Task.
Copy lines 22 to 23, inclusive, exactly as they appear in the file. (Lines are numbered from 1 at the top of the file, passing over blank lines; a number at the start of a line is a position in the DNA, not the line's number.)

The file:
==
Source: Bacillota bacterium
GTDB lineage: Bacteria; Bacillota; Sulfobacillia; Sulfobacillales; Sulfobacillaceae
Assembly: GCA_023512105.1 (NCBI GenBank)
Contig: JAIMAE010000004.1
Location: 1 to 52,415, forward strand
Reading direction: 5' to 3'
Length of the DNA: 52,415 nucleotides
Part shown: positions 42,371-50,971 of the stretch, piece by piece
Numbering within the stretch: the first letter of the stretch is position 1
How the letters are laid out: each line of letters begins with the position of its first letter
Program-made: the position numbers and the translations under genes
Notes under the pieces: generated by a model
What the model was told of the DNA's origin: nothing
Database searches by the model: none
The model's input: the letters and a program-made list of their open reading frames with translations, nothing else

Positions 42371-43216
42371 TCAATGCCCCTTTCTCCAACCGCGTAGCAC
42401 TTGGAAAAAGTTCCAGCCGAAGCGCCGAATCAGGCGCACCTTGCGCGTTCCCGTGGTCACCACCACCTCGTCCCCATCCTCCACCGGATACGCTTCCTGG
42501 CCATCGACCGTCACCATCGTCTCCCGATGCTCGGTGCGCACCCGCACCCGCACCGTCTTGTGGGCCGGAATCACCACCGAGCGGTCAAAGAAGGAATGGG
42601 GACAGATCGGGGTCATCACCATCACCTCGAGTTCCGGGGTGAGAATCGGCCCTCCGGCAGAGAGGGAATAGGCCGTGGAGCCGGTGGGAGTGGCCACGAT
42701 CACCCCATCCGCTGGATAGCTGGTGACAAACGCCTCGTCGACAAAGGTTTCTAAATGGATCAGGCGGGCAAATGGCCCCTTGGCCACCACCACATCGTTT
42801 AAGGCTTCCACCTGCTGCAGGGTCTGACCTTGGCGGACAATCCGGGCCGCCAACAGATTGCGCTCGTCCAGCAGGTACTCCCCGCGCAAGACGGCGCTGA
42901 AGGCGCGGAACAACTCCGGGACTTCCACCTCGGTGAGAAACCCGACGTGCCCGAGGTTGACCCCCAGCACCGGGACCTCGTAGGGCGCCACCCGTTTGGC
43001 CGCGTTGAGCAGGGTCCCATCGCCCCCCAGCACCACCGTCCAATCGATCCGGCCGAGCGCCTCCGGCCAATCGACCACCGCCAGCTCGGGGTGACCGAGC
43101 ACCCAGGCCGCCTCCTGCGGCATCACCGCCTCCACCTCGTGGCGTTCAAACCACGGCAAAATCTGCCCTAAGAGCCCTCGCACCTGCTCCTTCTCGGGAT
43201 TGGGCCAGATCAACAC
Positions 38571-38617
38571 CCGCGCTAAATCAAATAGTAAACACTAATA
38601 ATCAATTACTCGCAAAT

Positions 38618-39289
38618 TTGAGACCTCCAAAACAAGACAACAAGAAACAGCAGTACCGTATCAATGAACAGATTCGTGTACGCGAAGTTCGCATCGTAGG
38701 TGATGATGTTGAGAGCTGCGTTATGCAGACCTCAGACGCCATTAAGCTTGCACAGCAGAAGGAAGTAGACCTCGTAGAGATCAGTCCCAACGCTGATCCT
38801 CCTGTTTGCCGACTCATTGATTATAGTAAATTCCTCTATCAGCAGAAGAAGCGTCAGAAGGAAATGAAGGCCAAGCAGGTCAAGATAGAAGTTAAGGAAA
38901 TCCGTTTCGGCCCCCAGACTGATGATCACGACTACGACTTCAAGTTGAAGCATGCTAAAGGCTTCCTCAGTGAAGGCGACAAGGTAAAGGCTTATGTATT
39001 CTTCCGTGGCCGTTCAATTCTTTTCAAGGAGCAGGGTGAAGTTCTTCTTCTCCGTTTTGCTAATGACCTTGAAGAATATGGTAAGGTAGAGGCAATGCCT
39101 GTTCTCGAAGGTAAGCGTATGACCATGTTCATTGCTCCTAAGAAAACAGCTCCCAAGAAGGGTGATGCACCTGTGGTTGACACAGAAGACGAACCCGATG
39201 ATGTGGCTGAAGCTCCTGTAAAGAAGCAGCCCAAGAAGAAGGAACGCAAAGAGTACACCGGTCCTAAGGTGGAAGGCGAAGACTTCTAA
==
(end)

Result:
42801 AAGGCTTCCACCTGCTGCAGGGTCTGACCTTGGCGGACAATCCGGGCCGCCAACAGATTGCGCTCGTCCAGCAGGTACTCCCCGCGCAAGACGGCGCTGA
42901 AGGCGCGGAACAACTCCGGGACTTCCACCTCGGTGAGAAACCCGACGTGCCCGAGGTTGACCCCCAGCACCGGGACCTCGTAGGGCGCCACCCGTTTGGC